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Year of the Woman
by Ian Bogost on 01/20/10 10:06:00 pm   Expert Blogs

The following blog post, unless otherwise noted, was written by a member of Gamasutra’s community.
The thoughts and opinions expressed are those of the writer and not Gamasutra or its parent company.


Today I listened to NPR On Point on the ride home. The topic was "A big year for Hollywood women?", with film critics Manohla Dargis and Nicole LaPorte discussing (and deflating) recent buzz about the "Year of the Woman" in movies.

If you listen to the show online, you'll be struck by how much the conversation about women in film mirrors that of common conversation about women in games: women not getting the same treatment as filmmakers as men; industry assuming that movies are mostly for guys; the expectation that women filmmakers make "chick flicks" like romantic comedies; that women's roles in films are generally the same as ever; and on and on.

Perhaps my favorite one-liner was Dargis's proposal that women would be equals in Hollywood when a woman directs a picture like Transformers 3. The best caller question asked when we might see a woman create a Judd Apatow-style "raunchy comedy," that might demonstrate "what women are really like."

Then again, my least favorite was the one mention of videogames as distractions for 13-year olds. No matter, the entire discussion ought to dampen considerably any ideas we videogame folk have about other media having accomplished considerably greater audience and creator equity, even if it may seem so on the surface.

(cross-posted from

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al marcy
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I studied programming in 1970 in DC. The teacher brought in Grace Hopper to talk to us about the computer world. She was the last person I met who understood what was happening and was ready to do it. She said we would have to deal with business people, who think they manage people, but, we can not manage people, we can only lead them. Or fail to accomplish what needs to be done. She was right. And, much of the effort to get computers doing useful things was indeed a failure. Well managed, in the ancient ways, but a nearly total waste of talent and time. A lot of talent and time. But, the managers got promoted as if it was the best of all possible worlds. Maybe it was. Sigh.

I have female avatars on Aion. Since I spend much of every day watching my avatar's backside...

The media presents things in whatever frame of reference they think will sell to us. Pretty disheartening at times. I have known great software minds and blundering fools, of both sexes. A much larger percentage of men were pathetic. Women have to be really something to even get a job. Even from other women.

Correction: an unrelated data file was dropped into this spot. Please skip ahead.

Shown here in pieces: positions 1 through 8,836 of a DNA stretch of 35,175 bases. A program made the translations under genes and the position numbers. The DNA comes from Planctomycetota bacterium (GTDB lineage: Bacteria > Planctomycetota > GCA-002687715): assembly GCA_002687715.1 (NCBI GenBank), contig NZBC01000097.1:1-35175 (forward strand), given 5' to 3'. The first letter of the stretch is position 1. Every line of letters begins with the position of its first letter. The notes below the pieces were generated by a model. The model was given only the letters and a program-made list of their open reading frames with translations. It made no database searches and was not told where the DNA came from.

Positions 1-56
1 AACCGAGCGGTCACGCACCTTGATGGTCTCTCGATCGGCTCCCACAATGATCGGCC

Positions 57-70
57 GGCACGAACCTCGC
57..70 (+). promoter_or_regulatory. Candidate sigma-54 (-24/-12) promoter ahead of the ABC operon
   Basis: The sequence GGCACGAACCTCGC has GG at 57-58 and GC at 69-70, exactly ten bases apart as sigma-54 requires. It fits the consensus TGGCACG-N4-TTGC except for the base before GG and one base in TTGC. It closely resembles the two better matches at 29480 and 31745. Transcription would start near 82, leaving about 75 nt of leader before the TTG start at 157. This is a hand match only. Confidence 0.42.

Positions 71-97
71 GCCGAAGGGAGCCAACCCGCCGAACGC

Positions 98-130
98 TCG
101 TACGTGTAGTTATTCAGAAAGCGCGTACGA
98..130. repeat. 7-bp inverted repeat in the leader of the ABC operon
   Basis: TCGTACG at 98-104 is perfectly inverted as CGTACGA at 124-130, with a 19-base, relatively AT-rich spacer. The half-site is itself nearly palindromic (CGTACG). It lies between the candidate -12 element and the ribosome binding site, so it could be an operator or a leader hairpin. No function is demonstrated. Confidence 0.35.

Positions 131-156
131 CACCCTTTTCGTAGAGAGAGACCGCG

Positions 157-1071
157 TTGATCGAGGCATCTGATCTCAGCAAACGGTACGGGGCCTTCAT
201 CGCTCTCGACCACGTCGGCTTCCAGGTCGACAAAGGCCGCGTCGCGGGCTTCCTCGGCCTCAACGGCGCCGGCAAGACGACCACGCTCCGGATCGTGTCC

My wife used to manage a family planning educational center. All women. Men don't do family planning.

Freaking ax swings both ways.

Reid Kimball
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Nancy Dowd wrote the script for Slap Shot, a raunchy hockey comedy if you ask me. But I suppose it's not as raunchy as the recent gimmicky comedy films that just try to shock and eww you.

Meredith Katz
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What bothers me about how this subject is often approached -- see also Jeffery Parson's comment for an example -- is that people tend to forget to divorce "discourse of masculinity" and "discourse of femininity" from actual male/female behaviors. Jeffery talks about how masculine heroes should demand a male lead naturally, and how female heroes should, instead, demonstrate a feminine strength. And on the surface, there's nothing wrong with that.

Except that said "masculine strength" and "feminine strength" are both constructs.

The heroes and superheroes we see in games or media are characters built around said constructs, usually gender constructs. It's not even that men and women are so fundamentally different in behavior that it's only natural to have different roles. It's that for many, many years there have been glorified images of The Man and the Woman and how their roles differ... in a non-existent, idealized society. In many ways modern media is just an expansion of the "Arthurian Court" ideal. But that's not how real men and women in this society behave. Ignoring media examples, look at the men you know around you. Almost certainly, they aren't at all like Marcus Fenix in behavior. Almost certainly, they're just 'normal guys'. They probably get up in the morning, are annoyed at work, bow their heads' to their bosses demands, come home to their family (if they have one) and basically don't own this collection of traits required for the 'male hero'.

So the traits required for the male hero aren't actually inherent to being male, just as the traits required for 'feminine strength' isn't actually inherent to being female (in fact, in daily life, I'd suggest that the laid-back-but stressed supporter of the family would actually be more of a male role rather than the feminine one, where 'female strength' in film is usually exactly that archetype). So what *that* means is that the 'masculine hero' and the 'feminine hero' actually have nothing to do with sex and everything to do with perceived, constructed gender roles by assigning them to two different portrayals of strength.

And that is the difficulty, I think, we have in expanding male and female roles in video games (and in movies): that the battle is actually not against natural portrayals of men and women but against the concept that gender roles are not constructed and thus extremely specific heroic roles are so completely gendered that the traditional assignment of them can't or shouldn't be broken.